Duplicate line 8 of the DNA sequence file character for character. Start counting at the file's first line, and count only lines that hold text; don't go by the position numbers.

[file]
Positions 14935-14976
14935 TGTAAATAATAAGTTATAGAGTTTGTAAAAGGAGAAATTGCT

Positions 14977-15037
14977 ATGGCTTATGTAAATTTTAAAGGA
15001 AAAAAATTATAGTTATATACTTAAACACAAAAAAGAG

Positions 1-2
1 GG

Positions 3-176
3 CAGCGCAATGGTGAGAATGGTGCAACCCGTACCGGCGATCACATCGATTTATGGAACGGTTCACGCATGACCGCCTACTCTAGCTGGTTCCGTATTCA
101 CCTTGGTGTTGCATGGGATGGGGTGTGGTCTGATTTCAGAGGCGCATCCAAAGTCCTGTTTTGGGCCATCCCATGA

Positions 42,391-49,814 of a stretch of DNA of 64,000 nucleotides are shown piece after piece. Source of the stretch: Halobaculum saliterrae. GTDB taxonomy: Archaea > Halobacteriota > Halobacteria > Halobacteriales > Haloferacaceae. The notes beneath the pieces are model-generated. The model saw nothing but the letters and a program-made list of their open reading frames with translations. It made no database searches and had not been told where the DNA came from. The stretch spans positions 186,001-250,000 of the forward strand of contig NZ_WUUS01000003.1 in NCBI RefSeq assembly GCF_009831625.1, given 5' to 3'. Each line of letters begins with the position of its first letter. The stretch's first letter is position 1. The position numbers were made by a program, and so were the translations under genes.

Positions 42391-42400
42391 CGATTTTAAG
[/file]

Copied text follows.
Positions 3-176